American expatriate Jon Jost returned to the Pacific northwestthe locale of his shattering Sure Fire (1990) and The Bed You Sleep In (1993)for this 2004 drama about a confused and jobless 26-year-old whose kid brother comes back from Iraq in a body bag. Like the earlier movies, it casts nonprofessional actors as the dysfunctional family members, but apart from the bold and original use of split screen at the beginning, it’s mawkish and unconvincing. I share much of Jost’s anger and despair over the war’s impact on our national health, but he forces his hand by making all the characters unsympathetic fuckups. 104 min. (JR)… Read more »

Killing Mad Dogs

Celebrated in Iran for his theater work as much as his early role in the Iranian new wave, Bahram Bayzai has cited Alfred Hitchcock as an important influence on his film work, but there’s little evidence of it in this 2001 thriller. The heroine (well played by Mozhdeh Shamsai) returns to Tehran from a trip to confront her husband for his infidelities and discovers that he’s been involved in various criminal activities, and Bayzai allows her to dispense violence with a freedom usually reserved for men in Hollywood action thrillers. This was a commercial success in Iran, not an art-house release, which makes it of interest despite a discouraging reliance on cliches. In Farsi with subtitles. 135 min. (JR)… Read more »

Three Strangers

This noirish 1946 feature was efficiently directed by Jean Negulesco, but the real auteur is John Huston, whose script (with Howard Koch) was one of many partial spin-offs from his career-making The Maltese Falcon. (The dark icon this time represents a Chinese goddess.) Peter Lorre, Sydney Greenstreet, and Geraldine Fitzgerald are the title trio, who wind up sharing a sweepstakes ticket in prewar London, their destinies governed by Huston’s misanthropic gallows humor and cruel sense of irony. 92 min. (JR)… Read more »

Films By Maya Deren

Short 16-millimeter films by the great experimental dancer-performer-filmmaker-theorist Maya Deren, perhaps the first major figure in the American avant-garde cinema: Meshes of the Afternoon (1943), codirected by Alexander Hammid; At Land (1944), possibly her greatest film; A Study in Choreography for Camera (1945); Ritual in Transfigured Time (1946); her unjustly neglected Meditation of Violence (1948); and The Very Eye of Night (1959). 86 min. (JR)… Read more »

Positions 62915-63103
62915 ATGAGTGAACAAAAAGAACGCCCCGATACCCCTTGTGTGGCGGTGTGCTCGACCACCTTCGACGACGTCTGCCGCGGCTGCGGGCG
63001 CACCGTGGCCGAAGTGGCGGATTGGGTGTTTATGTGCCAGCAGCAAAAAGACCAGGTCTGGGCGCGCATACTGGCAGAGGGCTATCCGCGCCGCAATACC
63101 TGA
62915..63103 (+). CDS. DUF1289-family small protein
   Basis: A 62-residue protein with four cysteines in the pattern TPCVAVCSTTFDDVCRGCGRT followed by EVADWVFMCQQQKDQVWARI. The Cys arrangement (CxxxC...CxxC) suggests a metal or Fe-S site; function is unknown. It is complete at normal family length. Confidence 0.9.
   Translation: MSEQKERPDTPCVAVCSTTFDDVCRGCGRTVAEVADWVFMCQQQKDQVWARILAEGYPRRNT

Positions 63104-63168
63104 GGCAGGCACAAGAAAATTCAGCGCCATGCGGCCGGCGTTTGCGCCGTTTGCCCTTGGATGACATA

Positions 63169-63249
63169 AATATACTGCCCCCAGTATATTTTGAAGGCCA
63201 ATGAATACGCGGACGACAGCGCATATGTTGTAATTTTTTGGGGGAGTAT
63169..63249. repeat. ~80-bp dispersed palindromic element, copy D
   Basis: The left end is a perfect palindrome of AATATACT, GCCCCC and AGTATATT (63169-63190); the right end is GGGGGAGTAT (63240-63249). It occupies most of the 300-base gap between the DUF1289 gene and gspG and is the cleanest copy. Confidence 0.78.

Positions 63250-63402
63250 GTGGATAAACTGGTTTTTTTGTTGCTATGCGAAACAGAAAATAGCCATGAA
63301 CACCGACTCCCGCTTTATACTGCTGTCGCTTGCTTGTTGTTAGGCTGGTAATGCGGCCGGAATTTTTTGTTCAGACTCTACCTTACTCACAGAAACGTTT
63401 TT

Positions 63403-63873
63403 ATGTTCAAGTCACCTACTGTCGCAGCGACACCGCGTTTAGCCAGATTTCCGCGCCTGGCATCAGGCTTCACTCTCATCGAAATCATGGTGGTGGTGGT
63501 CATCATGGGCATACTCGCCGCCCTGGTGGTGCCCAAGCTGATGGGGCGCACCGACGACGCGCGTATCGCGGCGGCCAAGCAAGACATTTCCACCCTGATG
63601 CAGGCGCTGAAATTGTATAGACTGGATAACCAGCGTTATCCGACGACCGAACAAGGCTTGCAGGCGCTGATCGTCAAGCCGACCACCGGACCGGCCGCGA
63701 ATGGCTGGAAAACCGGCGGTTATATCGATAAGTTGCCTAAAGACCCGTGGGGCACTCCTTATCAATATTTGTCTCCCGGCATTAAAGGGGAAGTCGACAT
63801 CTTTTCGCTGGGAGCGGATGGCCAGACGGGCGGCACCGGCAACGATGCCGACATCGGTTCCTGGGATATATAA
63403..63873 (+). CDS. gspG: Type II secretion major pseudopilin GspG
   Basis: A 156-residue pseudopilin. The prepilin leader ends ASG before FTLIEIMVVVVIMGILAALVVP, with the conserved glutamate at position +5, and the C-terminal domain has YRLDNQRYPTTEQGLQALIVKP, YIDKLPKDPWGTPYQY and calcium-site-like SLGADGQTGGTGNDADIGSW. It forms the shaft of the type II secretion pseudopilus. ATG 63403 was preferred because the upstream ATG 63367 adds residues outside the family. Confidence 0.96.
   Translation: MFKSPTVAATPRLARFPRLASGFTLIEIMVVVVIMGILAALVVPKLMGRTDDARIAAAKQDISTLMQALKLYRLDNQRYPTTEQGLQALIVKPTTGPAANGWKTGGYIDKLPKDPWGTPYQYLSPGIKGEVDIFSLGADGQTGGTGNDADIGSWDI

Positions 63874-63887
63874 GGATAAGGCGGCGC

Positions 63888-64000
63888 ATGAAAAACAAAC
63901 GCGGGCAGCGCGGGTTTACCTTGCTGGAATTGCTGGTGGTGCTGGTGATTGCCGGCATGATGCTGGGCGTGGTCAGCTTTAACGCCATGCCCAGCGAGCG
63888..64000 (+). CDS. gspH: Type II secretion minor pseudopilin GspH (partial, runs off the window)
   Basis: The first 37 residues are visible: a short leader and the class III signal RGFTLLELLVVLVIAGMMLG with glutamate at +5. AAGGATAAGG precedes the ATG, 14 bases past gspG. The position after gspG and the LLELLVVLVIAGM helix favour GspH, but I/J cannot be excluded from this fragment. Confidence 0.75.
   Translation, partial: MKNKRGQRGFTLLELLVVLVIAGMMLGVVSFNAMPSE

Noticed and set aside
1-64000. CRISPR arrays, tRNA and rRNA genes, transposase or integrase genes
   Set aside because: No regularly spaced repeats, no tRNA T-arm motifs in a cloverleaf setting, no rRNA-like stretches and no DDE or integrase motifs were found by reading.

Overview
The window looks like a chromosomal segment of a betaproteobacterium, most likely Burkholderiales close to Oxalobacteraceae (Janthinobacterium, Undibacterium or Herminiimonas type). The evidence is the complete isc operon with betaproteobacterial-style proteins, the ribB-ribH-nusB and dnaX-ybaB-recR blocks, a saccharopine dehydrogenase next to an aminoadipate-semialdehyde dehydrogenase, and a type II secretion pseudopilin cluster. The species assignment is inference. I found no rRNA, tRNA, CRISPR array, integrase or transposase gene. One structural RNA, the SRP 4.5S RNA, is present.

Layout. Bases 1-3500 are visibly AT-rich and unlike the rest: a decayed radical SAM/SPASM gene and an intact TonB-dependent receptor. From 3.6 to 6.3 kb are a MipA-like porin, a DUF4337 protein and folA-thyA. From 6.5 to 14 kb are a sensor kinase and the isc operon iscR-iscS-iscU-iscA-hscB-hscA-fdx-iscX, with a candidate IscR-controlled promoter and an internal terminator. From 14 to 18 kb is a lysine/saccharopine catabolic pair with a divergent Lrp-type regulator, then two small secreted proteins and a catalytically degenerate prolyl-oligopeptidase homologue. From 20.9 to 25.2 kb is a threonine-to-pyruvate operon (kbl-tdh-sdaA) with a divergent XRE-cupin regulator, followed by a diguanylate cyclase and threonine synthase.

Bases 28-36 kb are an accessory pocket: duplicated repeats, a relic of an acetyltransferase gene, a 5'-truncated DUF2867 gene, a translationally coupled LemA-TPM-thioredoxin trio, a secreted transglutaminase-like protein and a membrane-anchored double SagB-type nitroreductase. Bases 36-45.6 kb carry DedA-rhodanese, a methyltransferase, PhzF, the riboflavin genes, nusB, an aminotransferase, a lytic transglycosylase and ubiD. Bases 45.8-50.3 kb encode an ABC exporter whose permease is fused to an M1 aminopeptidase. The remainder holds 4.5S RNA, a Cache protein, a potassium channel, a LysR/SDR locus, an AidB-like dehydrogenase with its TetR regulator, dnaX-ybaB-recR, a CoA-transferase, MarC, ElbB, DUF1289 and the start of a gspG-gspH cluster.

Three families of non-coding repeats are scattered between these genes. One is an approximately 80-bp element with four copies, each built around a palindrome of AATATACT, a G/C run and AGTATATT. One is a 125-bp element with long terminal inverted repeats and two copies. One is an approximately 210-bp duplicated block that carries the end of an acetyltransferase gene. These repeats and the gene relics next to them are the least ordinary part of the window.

Oui non

The most independent and resourcefully frugal of American underground filmmakers, Jon Jost thrives in isolation, but his work often suffers from his lack of connection, particularly his disinclination to remain in any one place for long. This experimental documentary (2003, 116 min.) about Jost’s first encounter with Paris is a notable exception; with a minimal narrative, it pays sensitive tribute to such Parisian art as Eugene Atget’s photography, impressionist-era paintings, music by Satie and Debussy, and the youthful romance of Godard’s early films, played out here by Helene Fillieres and James Thierree. Shot in ‘Scope and partially composed in diptychs, it does a much better job than Jost’s London Brief (1997) of celebrating his shift from film to video, and the shooting and editing both sing with lyrical invention. In French with subtitles. Jost will attend the screening. Thu 10/13, 8 PM, Gene Siskel Film Center.… Read more »

Film Capital of the Week

Heaven knows what possessed the Chicago International Film Festival to adopt “Film capital of the world” as its slogan this year, but considering some of the movies that played in New York and Los Angeles recently and never made it here, it’s more than a stretch. Among the remarkable films they could see and we couldn’t were the subtitled, not the dubbed, version of Hayao Miyazaki’s Howl’s Moving Castle (2004), Abbas Kiarostami’s Five (2003), Hou Hsiao-hsien’s Cafe Lumiere (2003), and several 2005 films, including Tickets (with 40-minute episodes by Kiarostami, Ken Loach, and Ermanno Olmi), Hou’s Three Times, Alexander Sokurov’s The Sun, and Jean-Pierre and Luc Dardenne’s L’enfant. Of course even if you lived in New York or LA you might not have heard about them, because the industry, which assumes no one’s interested in such films, kept their profiles so low.

Plenty of what the industry thinks we should be interested in was on display a month ago at the 30th Toronto International Film Festival. More than ever before the industry reps casually took over the city as they previewed their latest “indie” and “art”–as opposed to mainstream–product.

American journalists these days are showing more compassion for ordinary people in dire straits, but the main headline on the Toronto-based National Post on September 15–”Ottawa’s Afghan Warning: Bill Graham expected to tell nation troops will die”–was overshadowed by a huge glamour shot captioned “Cameron Diaz Snaps at Photographers.” On the front page of the same edition’s film-festival section was the story “Modine a casualty of the red carpet: Actor pays price for wearing open-toed shoes.”

The tale about Matthew Modine’s foot being stepped on by someone in high heels ended with “Read into this what you may: Modine has been in town for the screening of his new one, the not-so-serious and acquired-taste film Mary.… Read more »